whole, however, remains ill-suited to judicial implementation. In U.S. terms,
the CRC is closer in spirit to the Declaration of Independence, which is not
judicially cognizable in U.S. courts, than it is to the Constitution, which
implements many of the Declaration’s ideals in procedural and legal terms.
3. Corporal Punishment
Some within the conservative religious community perceive a duty to
employ corporal punishment with children in some circumstances, while a
broader group believes that parents possess the authority and discretion to
employ reasonable corporal punishment. These religious beliefs exist within a
broader society where the vast majority of parents, of whatever religious belief,
sometimes employ corporal punishment. Thus, the religious beliefs of many
Americans coupled with their broader beliefs and practices serve as a barrier to
ratification of an international instrument that proscribes all forms of corporal
punishment by parents. By extension, a similar but weaker barrier exists to an
international obligation to proscribe all corporal punishment within schools.
The practice of corporal punishment within the United States is not
unusual. Among many of the countries that have ratified the CRC, corporal
punishment of children is commonplace. Thus, the broad ratification of the
CRC, coupled with the Committee’s interpretation of the CRC, do not
represent an international consensus on the practice of corporal punishment.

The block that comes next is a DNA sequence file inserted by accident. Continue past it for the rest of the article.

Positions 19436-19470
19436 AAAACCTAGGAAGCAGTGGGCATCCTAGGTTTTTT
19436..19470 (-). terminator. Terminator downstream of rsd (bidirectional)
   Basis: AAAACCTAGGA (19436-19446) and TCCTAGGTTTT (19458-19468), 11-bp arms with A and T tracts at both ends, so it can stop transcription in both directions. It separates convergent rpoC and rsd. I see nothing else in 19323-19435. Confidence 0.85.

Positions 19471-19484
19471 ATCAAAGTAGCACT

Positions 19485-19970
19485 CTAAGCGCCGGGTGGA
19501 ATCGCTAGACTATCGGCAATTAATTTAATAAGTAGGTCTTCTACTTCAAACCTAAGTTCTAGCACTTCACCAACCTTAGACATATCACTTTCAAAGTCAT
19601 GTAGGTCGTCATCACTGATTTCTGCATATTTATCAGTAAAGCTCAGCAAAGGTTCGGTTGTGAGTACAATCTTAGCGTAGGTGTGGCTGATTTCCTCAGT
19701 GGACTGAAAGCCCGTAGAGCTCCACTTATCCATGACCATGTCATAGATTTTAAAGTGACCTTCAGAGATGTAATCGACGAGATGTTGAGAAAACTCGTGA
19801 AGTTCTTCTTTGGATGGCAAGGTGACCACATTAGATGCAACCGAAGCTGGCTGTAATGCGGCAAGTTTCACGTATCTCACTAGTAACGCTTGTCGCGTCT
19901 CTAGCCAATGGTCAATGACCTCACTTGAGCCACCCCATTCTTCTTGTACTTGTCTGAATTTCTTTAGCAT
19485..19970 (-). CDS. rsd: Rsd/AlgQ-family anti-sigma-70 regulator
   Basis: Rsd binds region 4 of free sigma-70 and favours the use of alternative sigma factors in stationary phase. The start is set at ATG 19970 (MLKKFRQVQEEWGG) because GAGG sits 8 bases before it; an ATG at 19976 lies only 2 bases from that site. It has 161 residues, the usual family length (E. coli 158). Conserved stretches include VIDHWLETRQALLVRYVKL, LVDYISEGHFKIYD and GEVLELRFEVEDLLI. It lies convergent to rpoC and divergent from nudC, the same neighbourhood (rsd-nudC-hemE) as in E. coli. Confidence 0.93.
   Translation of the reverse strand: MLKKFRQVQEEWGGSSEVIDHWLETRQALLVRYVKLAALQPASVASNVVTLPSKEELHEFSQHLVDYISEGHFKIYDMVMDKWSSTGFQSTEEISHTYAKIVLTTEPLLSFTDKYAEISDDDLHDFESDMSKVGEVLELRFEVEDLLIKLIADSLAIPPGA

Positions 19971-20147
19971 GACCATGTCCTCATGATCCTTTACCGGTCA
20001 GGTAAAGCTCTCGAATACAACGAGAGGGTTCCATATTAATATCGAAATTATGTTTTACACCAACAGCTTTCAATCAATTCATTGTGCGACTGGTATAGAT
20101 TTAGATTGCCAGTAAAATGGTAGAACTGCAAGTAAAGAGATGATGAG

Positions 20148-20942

Given the legalistic culture of the United States it seems best to handle the
question of corporal punishment through an explicit understanding. This
understanding would state that the United States does not understand the CRC
as a whole, nor Article 19 in particular, to require the proscribing of all
corporal punishment within the contexts of family and school. It seems
permissible to state this view as an understanding, rather than a reservation,
because even the Committee’s consistent position to the contrary does not
represent a binding principle of international law.
104 EMORY INTERNATIONAL LAW REVIEW [Vol. 20
D. Article 29
Commentators have noted a potential conflict between Article 29 of the
CRC and current constitutional doctrine within the United States. Article 29
limits the right of parents and others to educate children in private school by
requiring that all such schools support both the charter and principles of the
United Nations and a list of specific values and ideals. By contrast, Supreme
Court case law has provided that a combination of parental rights and religious
liberties provide a broader right of parents and private schools to control the
values and curriculum of private education free from State interference.68
Thus, under U.S. constitutional principles it would be impermissible for the
government to regulate the values of private education in the manner
apparently required by the CRC. For example, there are both religious and
non-religious persons and organizations within the United States who are, in
principle, opposed to the United Nations. Under Supreme Court case law,
there is in effect a constitutional right for private schools to foster a negative
view of the United Nations, while under Article 29 the State would be
obligated to either shut down such schools or alter their curriculum. Similarly,
the practice in many religious schools of teaching that a particular religion is
the true religion could be seen as violating Article 29’s requirement that
private and public schools teach values of respect, friendship, and tolerance for
other religions and cultures. This point is, of course, a debatable question of
interpretation, for it could be argued that respect and tolerance do not require a
doctrine of religious relativism. The CRC is hardly in a position to mandate
the belief that all religions are equally true, which would of course render most